The portrayal of women in novels written hundreds of years ago. Speaks of "The Medea" and King Arthur

Essay by Karin DunA, May 1991

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The portrayal of women as seen in novels written hundreds of years ago would be considered appalling as compared to today's standards. In the days of Euripides, a great author of tragic plays, and Sir Thomas Malory, the author of Le Morte D'Arthur, women were subservient to men. Once married, their main role was to obey their husbands and care for the children. Also, women were thought of as the root of all evil. Both Euripides and Malory illustrated their views of women very openly in their novels through their characters' actions and words. However, each author used different arrangements to subordinate the female character.

According to written documentation, Euripides' attitude towards women was not favorable. Although they always played a part in his plays, they were not always portrayed in a positive fashion. The Medea, the story of a woman who killed her sons in order to punish her unfaithful husband, was a prime example of this.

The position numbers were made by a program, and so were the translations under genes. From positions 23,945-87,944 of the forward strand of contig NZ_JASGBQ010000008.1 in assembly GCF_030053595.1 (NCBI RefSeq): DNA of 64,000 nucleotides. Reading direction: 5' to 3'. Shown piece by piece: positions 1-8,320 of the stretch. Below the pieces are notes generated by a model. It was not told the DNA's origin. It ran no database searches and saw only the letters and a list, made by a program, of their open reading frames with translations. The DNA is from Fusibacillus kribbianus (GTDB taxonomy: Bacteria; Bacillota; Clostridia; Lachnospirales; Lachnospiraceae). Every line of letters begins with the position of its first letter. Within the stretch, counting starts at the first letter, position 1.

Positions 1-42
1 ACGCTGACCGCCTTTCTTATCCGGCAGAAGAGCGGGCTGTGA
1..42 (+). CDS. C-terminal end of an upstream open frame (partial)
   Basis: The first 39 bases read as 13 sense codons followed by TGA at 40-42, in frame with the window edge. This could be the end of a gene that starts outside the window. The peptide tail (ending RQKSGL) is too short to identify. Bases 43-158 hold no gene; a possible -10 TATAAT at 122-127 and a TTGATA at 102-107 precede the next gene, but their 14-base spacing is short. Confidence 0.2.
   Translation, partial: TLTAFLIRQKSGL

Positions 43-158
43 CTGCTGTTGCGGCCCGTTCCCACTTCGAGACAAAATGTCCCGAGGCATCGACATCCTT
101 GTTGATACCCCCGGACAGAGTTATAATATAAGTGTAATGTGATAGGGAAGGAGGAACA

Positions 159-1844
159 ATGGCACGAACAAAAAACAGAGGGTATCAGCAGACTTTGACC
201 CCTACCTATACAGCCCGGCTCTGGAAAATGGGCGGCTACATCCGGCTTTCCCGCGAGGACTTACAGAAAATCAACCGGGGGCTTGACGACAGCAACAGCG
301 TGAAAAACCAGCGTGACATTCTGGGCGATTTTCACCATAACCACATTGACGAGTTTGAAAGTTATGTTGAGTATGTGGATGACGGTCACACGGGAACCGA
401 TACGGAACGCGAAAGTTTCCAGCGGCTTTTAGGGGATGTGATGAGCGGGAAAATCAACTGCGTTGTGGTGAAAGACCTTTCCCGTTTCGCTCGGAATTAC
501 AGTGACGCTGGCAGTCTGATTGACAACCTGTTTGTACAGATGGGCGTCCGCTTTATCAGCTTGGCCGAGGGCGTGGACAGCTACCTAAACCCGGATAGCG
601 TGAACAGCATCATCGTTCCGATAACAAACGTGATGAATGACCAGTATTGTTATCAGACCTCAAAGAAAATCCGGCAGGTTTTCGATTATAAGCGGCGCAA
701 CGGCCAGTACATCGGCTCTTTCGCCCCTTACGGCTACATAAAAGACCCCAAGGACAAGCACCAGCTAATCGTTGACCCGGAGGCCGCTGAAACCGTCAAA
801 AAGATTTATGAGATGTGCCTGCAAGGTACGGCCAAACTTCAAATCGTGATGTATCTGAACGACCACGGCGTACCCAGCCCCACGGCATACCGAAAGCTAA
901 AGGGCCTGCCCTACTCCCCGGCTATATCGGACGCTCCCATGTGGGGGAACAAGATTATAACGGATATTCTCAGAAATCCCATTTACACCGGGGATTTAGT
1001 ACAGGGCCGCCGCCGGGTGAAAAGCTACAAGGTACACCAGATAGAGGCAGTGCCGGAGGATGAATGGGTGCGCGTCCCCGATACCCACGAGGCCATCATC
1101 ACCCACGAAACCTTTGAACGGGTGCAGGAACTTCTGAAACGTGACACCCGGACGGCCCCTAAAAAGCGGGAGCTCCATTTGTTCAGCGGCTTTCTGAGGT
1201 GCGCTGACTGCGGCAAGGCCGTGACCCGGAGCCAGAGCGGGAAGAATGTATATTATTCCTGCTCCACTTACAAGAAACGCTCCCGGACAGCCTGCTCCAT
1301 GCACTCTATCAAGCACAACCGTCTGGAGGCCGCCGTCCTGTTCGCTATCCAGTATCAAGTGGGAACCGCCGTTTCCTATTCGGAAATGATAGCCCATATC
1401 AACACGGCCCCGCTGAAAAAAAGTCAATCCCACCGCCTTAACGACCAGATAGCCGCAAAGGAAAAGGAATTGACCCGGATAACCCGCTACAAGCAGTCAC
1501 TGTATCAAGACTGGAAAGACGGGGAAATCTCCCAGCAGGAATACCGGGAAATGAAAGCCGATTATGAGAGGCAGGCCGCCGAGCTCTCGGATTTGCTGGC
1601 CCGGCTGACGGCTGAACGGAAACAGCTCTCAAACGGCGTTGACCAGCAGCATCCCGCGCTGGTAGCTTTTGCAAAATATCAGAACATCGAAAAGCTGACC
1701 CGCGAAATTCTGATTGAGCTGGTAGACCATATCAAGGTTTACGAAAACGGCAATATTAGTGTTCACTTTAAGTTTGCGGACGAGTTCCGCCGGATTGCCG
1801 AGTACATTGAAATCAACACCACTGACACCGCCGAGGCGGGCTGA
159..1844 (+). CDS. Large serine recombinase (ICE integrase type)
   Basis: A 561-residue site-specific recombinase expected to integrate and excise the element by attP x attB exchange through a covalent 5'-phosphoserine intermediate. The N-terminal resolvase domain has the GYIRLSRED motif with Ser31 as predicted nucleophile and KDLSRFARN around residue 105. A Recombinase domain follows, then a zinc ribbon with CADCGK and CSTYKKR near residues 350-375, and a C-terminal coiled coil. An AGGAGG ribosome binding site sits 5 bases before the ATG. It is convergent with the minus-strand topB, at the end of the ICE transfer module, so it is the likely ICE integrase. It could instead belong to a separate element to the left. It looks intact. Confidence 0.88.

The first indication of the negative representation of women occurred on the first page when the nurse spoke of a woman's submission to her husband.

In Corinth; where, coming as an exile, she has earned

The citizen's welcome; while to Jason she is all

Obedience - and in marriage that's the saving thing,

When a wife obediently accepts her husband's will. (Euripides p. 17)

Here, the nurse explained that a perfect marriage evolved when the woman took it upon herself to conform to her husband's wishes. Along with this obedience, a double standard existed. While any man could escape from the blame of an affair, a woman never could. Medea lamented over this unjust fact.

Under the marriage yoke, our life is enviable.

Otherwise, death is better. If a man grows tired

Of the company at home, he can go out,